The Diary of Olive Dame Campbell
Publication Year: 2012
In 1908 and 1909, noted social reformer and "songcatcher" Olive Dame Campbell traveled with her husband, John C. Campbell, through the Southern Highlands region of Appalachia to survey the social and economic conditions in mountain communities. Throughout the journey, Olive kept a detailed diary offering a vivid, entertaining, and personal account of the places the couple visited, the people they met, and the mountain cultures they encountered.
Although John C. Campbell's book, The Southern Highlander and His Homeland, is cited by nearly every scholar writing about the region, little has been published about the Campbells themselves and their role in the sociological, educational, and cultural history of Appalachia. In this critical edition, Elizabeth McCutchen Williams makes Olive's diary widely accessible to scholars and students for the first time. Appalachian Travels only offers an invaluable account of mountain society at the turn of the twentieth century.
Published by: The University Press of Kentucky
Title Page, Copyright, Dedication
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I offer my sincere thanks to my colleagues at Appalachian State University who so kindly supported and encouraged me in this pursuit. The W. L. Eury Appalachian Collection has provided most of the resources cited in this book. Many of them would have remained undiscovered without the gracious ...
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Olive Dame Campbell’s original diary of the pioneering trip that she and her husband made through the Southern Highlands in the fall of 1908 and the early months of 1909 is in the John Charles and Olive D. Campbell Papers in the Southern Historical Collection at the University of North Carolina. ...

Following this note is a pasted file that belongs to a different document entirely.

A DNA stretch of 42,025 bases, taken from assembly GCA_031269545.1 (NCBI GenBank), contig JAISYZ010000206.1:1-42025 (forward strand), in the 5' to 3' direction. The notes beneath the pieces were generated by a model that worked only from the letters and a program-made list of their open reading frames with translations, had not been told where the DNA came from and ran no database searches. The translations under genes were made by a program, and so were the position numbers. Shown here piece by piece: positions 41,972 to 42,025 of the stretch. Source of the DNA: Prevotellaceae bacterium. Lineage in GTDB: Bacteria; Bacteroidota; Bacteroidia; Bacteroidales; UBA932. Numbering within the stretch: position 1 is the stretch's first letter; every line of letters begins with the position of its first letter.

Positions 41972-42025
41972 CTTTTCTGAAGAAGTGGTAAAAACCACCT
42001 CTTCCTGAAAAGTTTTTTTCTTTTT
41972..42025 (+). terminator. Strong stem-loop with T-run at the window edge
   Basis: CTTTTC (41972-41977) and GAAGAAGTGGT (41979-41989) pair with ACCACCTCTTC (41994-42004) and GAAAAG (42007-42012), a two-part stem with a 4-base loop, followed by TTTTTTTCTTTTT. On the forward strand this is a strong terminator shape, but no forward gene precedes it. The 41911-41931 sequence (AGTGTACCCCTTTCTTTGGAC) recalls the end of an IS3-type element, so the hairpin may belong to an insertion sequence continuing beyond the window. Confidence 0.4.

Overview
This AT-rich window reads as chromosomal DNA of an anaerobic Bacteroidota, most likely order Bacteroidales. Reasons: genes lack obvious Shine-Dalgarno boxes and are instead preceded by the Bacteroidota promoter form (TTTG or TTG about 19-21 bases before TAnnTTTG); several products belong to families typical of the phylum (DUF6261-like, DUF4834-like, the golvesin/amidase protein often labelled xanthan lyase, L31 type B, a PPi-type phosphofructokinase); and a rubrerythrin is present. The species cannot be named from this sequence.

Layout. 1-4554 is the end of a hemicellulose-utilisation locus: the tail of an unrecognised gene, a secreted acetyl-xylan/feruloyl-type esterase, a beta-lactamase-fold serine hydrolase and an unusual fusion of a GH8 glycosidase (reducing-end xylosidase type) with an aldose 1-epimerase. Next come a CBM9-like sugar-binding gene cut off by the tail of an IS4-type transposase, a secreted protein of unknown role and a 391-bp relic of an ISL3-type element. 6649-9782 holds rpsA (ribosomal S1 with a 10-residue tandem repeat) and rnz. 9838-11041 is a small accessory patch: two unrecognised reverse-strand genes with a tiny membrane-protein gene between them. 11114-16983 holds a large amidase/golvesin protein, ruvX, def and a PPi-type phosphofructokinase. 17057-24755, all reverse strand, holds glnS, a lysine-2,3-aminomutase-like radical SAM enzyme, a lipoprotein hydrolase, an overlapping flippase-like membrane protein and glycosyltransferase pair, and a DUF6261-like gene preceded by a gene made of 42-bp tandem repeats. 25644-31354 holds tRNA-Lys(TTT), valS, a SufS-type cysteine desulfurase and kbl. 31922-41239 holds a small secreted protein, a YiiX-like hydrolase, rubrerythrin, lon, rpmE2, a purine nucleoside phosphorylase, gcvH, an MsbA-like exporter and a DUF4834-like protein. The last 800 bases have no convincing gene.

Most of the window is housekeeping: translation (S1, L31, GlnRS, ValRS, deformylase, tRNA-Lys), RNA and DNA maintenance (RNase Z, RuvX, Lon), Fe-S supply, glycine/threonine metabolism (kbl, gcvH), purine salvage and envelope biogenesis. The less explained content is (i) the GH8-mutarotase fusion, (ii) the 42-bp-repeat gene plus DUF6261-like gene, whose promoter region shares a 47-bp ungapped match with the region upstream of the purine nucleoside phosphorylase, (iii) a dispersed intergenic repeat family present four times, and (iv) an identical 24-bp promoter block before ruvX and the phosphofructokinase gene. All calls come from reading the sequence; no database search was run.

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Olive Dame Campbell is generally remembered as the founder of the John C. Campbell Folk School or as a ballad collector—a “songcatcher”—but she also played a key role as a social reformer at the turn of the century in Appalachia. ...
1. October 1908: Virginia, Tennessee, North Carolina, Georgia
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The beginning could hardly have been made under more favorable conditions. Mr. Glenn, head of a new organization with untraveled ways to chart, was ready for experiment. Conscious of the full weight of his responsibility, he yet placed great reliance on the personality of the worker. ...
2. November 1908: Tennessee and Kentucky
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John was insatiable. He pushed travel as fast as he could and let no op- portunity slide for gathering new information. From my diary one may pick almost at random a characteristic series of days. For example, from Novem- ber 7 to November 11 we were travelling by buggy—John driving—over the Cumberland Plateau in Tennessee to Pleasant Hill, ...
3. December 1908: Kentucky
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Hindman was probably the first mountain school to appreciate fully the na- tive culture of the mountains, to use the old handmade things, and to try to preserve the crafts themselves. They also used native shrubs and “pretties,” such as gourds, hornets’ nests, vines and berries. The “Big House” made a great impression on us, as indeed did the fund of information passed on to us by Miss Pettit and Miss Stone. ...
4. January 1909: Kentucky and Tennessee
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Whatever its drawbacks, riding horseback over rough mountain country was usually to be preferred to going by jolt wagon, especially in winter. We had a trunk to transport, however, and so by wagon on a cold but brilliant January 1, 1909, we left Hindman via the regular Eastern route to Beaver Creek on the Chesapeake and Ohio Railroad. ...
5. February 1909: Tennessee
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The next day [February 3] we visited the school, about forty pupils present, with an enrollment of under fifty. The public school was now closed; it had a six month term and enrollment of sixty. The Webbs and the teachers had quite different ideas as to the work, and there was no real cooperation between them ...
6. March 1909: North Carolina
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Full of information we got off on Monday, March 15th, with the affec- tionate farewells of all the household, the girls waving from the windows. Even at the station John had a hasty last interview with the Superintendent of Southern Presbyterian work, Mr. P. S. Smith. Then Dr. Winston joined us just in time to catch the 3:35 p.m. train to Waynesville, ...
Appendix: Publications by Olive Dame Campbell
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Page Count: 318
Publication Year: 2012